"Barnen lär sig läsa."
Translation:The children are learning to read.
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Yes it is wrong actually, lära sig just means learn and if you add that they teach themselves, you're actually adding something that wasn't there in the Swedish sentence. There's nothing in that sentence to make you infer that they teach themselves. The reflexive pronoun just expresses the fact that the language in itself is aware of the active nature of learning something.
Translation in practice is another story, there may be contexts where – in English – The children teach themselves to read means exactly the same as The children are learning to read and in those cases of course it would work.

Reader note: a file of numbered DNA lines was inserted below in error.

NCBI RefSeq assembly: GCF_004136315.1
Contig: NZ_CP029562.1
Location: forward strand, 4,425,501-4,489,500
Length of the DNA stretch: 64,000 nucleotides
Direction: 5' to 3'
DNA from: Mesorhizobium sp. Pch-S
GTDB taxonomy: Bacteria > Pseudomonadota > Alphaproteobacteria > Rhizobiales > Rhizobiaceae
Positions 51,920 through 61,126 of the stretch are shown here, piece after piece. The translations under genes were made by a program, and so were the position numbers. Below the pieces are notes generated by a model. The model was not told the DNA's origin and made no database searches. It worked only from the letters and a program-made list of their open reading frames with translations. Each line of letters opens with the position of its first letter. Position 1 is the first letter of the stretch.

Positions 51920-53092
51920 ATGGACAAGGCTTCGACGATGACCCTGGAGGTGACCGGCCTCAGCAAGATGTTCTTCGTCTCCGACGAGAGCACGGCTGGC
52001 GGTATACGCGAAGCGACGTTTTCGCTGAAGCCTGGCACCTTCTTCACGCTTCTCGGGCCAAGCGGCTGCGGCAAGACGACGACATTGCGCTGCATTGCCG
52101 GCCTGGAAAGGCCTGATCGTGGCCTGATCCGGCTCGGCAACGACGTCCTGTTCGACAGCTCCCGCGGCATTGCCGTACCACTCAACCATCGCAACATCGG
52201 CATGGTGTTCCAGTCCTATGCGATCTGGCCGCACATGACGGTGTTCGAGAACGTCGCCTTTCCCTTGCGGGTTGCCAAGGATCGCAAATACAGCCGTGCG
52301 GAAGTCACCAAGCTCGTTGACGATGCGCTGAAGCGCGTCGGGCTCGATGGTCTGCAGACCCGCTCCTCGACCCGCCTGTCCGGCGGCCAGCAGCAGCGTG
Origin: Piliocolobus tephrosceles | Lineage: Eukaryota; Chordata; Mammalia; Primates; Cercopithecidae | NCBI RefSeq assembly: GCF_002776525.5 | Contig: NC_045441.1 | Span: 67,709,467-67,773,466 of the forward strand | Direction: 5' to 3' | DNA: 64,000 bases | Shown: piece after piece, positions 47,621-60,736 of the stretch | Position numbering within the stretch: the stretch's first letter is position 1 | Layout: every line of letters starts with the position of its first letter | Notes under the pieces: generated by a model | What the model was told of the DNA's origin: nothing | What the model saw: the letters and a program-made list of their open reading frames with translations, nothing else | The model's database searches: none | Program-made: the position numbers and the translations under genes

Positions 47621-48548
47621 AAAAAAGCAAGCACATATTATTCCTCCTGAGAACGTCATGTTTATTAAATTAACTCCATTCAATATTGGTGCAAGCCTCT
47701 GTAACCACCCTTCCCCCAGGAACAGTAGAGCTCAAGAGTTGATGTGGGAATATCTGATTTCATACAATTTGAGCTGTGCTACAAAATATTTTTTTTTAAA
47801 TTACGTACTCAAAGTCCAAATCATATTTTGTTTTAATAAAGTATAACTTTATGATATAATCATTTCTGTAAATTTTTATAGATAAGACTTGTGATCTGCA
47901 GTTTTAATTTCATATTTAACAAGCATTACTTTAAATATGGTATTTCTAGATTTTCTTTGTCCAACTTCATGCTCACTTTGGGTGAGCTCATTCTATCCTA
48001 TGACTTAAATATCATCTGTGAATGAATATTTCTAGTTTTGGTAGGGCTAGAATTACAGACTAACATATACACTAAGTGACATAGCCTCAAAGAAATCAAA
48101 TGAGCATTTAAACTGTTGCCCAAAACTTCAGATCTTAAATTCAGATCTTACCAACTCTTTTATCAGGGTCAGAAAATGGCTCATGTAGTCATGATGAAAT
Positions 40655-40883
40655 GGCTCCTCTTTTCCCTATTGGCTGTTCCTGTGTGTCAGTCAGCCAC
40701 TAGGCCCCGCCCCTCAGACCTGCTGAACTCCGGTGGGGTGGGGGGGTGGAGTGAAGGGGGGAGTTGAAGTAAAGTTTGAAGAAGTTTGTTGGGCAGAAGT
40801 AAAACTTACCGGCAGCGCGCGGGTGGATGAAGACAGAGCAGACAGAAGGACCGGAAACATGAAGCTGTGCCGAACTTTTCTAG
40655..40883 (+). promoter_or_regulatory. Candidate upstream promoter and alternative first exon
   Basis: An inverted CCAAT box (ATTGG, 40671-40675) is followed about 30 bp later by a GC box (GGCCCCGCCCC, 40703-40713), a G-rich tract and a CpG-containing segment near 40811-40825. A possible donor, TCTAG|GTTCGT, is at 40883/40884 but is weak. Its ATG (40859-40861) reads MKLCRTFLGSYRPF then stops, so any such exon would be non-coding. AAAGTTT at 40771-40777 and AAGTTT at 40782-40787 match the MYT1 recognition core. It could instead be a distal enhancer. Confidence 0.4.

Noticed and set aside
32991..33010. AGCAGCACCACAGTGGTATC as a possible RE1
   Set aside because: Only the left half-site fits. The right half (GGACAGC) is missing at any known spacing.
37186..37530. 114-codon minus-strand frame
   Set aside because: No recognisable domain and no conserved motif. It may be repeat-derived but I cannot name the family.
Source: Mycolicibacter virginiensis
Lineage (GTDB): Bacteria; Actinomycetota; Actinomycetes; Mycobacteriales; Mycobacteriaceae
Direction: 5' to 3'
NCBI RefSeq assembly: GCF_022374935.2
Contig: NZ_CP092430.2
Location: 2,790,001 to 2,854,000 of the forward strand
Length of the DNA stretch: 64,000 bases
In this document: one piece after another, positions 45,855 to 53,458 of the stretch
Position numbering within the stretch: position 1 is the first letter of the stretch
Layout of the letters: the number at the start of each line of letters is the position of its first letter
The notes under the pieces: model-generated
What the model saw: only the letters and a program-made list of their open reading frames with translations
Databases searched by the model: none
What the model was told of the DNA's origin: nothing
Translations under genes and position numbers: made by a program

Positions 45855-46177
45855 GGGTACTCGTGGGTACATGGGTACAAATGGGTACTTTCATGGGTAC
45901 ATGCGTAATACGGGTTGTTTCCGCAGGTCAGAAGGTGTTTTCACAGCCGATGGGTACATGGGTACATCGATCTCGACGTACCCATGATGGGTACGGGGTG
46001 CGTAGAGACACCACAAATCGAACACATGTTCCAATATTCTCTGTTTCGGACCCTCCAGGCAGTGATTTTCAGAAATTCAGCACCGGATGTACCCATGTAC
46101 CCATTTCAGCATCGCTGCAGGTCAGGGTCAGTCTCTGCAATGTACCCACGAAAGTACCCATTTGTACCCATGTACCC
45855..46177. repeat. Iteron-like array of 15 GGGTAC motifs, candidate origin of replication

Yes, that also works. The important thing is that lära almost always either have to have an object as in your example lär barnen or be reflexive jag lär mig. Then it can mean either to gain knowledge for yourself or to give knowledge to others.
So you can’t say e.g. jag lär tyska to mean ’I learn German’ or ’I teach German’. It has to be jag lär mig tyska and if you teach as a profession and don’t have an object you say jag undervisar i tyska, or jag lär klassen/barnen tyska but then it sounds like something temporary rather than a profession.